Travis, this is a great great topic! I love reading about how everyone got started with cp's. So to all of you who haven't told us your story, please do.
It seems like a lot of people killed their first cp's. My first cp's are still alive. I'm fortunate that there's so much information on the internet that I can't help but be successful. I learned so much from this forum, thanks all! [img]http://www.**********.com/iBhtml/non-cgi/emoticons/smile.gif[/img]
Well, Hah... My first was one that I cant remember... Its dead, it was dead within a few weeks. A few more VFTs that croaked, and then I went to the Ex (a gigantic fair). Inside, in the garden section, there were ppl selling stuff... I was like, oooh. I stumbled upon a few CPs... I begged my parents to buy me one. They said no, because i would kill it like i did the rest. I thought i was a smart because I knew that this was a butterwort that i saw... I wanted it... I pretened to be a know it all, because my trusy thousand year old encyclopedia had picutres of CPs in it... NO care tips, just what and why they were... The butterwort lived a bit... till i fed it egg (the, um, next day) like the guy at the place said... It was hard boiled, but a fairly good sized chunk... It turned gross slimey brown, then the other side of the plant turned the same color (As the egg) it died. This other time. I bought a venus flytrap... To my recolection it was huge, and there may have been more than one plant, like a circle of them, but my mom said there was only one, and it was normal sized. Anyhow, she turned around and tried to spank me (we were driving home) because i was being a little brat, and she broke my plant!!!!! I'm sure now that i could have revived it if i knew how, she just broke some leaves... We pulled into another garden center and bought me a replacement (after my appology for being a brat)... I dont remember that plant AT ALL...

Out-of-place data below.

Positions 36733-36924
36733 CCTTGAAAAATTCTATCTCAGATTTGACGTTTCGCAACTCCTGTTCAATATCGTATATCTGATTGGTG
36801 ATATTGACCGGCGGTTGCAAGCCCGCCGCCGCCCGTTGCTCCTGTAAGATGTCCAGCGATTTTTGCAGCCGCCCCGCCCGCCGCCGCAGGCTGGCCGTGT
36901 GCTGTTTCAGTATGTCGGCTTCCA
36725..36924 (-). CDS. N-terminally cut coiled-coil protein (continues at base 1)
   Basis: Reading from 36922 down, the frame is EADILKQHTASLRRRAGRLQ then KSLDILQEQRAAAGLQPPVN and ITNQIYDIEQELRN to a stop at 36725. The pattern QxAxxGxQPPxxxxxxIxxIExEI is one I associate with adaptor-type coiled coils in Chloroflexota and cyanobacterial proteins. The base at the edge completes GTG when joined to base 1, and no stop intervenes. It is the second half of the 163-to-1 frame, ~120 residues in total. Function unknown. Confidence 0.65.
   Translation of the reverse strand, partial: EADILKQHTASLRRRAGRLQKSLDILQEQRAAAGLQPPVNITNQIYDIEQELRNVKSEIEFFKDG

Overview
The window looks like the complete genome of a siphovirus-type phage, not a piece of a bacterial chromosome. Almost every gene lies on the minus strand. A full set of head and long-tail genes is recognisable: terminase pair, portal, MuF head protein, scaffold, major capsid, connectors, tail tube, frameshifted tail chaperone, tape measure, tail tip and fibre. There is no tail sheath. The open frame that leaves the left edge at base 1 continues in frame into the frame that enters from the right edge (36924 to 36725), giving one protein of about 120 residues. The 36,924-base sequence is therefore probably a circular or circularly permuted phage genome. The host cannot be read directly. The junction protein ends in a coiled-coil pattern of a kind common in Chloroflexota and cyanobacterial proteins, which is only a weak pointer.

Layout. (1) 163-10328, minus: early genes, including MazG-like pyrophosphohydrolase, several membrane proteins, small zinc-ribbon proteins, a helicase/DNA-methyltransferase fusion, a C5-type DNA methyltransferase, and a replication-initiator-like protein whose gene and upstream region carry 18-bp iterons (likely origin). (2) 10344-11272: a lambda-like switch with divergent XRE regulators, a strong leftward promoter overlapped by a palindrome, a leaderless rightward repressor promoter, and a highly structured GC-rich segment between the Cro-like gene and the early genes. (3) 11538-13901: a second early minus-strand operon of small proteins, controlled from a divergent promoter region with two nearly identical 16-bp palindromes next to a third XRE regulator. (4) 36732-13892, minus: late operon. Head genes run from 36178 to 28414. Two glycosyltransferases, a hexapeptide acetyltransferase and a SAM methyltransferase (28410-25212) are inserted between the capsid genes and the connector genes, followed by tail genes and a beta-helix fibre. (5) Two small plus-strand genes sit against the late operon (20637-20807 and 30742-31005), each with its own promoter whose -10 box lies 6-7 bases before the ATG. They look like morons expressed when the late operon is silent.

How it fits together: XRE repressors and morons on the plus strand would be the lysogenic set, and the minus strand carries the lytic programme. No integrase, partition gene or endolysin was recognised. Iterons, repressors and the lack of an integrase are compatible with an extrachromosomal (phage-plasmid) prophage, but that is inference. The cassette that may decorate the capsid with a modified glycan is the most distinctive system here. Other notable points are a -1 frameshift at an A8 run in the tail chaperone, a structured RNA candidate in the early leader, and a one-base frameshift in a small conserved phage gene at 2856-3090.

Many years passed. I'm sure there were a few VFTs in those years that i killed with hamburger as soon as i got home, but i dont have clear memories about them...
Feb. 17, 2002.